BEFORE SETTING UP the Chapel Gate Whiskey Company, Louise McGuane spent “a decade in the air”.
“I was circumnavigating the world every three, four weeks,” she tells Fora. “I’d be doing crazy flights from Singapore to Rio pretty regularly.”
McGuane’s distinct transatlantic accent offers a clue to her past life as a jet-setting marketing and communications guru for some of the world’s biggest drinks companies.
For the guts of 20 years, the County Clare native travelled the world working for groups like champagne colossus Moët Hennessy and Jameson-maker Pernod Ricard.
Eventually, a job at Diageo brought McGuane from the UK to Singapore where she stayed until she married in 2012.
“I was in Singapore and my husband was living in London,” she says. “We had to make the decision, was my husband going to move to south-east Asia or was I going to move back?”
McGuane says she knew if she moved back to the West, her career was over.
“With a multinational, your career has a finite shelf life because they want you to move around every two or three years. That’s the deal,” she says. “I knew that if I was static I was pretty much ‘glass-ceilinged’.”
McGuane decided that if she was going to return to Europe, she wanted to start an Irish whiskey company as a life in the premium drinks game had given her a ringside seat to the Republic’s great whiskey revival.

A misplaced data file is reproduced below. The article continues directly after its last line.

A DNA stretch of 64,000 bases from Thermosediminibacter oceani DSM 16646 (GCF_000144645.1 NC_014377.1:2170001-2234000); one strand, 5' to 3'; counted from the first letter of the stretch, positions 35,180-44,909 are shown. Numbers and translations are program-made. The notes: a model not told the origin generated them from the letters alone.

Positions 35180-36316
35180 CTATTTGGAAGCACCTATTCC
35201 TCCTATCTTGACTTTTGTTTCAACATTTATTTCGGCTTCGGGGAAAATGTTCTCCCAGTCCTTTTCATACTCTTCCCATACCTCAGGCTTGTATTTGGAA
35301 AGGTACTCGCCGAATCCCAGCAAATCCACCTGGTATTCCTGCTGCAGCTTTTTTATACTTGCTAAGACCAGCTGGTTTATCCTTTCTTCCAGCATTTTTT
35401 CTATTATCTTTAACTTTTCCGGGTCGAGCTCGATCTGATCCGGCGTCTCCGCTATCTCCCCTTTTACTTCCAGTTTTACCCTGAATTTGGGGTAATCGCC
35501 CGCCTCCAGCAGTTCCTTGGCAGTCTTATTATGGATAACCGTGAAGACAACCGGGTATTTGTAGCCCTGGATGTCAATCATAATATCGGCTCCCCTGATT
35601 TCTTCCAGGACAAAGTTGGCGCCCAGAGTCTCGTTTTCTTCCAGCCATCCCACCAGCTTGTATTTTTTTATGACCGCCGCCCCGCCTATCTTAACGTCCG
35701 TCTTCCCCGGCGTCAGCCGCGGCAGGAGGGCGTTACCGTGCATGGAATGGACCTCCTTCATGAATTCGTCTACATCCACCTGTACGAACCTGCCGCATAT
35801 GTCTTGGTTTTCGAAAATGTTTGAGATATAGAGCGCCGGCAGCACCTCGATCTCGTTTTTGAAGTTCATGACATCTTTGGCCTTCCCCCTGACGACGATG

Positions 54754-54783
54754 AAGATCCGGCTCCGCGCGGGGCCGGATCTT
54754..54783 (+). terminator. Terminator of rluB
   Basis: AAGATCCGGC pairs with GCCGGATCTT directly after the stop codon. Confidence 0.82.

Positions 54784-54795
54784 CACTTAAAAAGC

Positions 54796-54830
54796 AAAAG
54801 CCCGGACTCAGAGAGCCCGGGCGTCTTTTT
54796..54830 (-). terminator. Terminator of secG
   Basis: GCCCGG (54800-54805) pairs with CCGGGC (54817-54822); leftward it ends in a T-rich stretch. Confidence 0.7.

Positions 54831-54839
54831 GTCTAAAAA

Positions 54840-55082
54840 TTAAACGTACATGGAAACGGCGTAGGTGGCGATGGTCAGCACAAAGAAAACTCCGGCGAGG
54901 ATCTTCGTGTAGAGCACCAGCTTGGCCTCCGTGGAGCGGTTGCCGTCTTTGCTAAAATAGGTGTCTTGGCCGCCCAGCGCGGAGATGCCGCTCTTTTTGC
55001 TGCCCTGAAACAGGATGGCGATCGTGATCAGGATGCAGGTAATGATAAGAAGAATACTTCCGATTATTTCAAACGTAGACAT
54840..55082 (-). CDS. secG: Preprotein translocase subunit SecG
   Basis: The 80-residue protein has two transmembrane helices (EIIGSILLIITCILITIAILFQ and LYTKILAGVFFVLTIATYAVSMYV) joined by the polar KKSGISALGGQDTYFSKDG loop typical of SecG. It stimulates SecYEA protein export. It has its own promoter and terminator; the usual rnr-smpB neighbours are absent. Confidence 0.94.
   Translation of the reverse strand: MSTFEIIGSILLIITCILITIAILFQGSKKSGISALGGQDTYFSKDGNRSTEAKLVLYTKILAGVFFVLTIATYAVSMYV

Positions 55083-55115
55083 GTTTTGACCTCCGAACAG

She hatched a plan to set up what would become Chapel Gate, basing the company from her family’s farm in Cooraclare, County Clare.
“Once I left Diageo and came back (to Ireland) I took time off, which I’d never done before.
“When you take time off, you actually have some time to think and research. I thought if I was going to set up an Irish whiskey company in County Clare on my family farm, I wanted to understand the heritage of distilling around here.”
After a deep dive in the local library and English parliamentary records, McGuane discovered that a century ago, the county enjoyed a bustling whiskey scene.
One local legend she came across was JJ Corry, a whiskey bonder from Kilrush. He would serve as the inspiration for Chapel Gate’s first blend, the Gael.